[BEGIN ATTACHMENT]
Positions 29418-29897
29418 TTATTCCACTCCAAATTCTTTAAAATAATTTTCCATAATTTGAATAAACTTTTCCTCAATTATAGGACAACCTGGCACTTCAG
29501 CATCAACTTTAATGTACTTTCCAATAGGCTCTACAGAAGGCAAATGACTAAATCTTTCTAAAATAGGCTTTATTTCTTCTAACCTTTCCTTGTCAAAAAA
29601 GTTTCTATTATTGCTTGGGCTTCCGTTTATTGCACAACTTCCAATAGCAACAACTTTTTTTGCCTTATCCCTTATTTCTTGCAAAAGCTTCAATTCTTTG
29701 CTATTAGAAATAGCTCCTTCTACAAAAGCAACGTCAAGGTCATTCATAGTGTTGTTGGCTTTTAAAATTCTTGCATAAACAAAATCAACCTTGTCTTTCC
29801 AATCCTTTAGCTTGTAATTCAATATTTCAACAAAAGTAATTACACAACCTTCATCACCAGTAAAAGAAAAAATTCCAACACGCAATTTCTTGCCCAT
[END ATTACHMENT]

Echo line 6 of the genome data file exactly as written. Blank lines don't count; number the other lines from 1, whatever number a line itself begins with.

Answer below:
29801 AATCCTTTAGCTTGTAATTCAATATTTCAACAAAAGTAATTACACAACCTTCATCACCAGTAAAAGAAAAAATTCCAACACGCAATTTCTTGCCCAT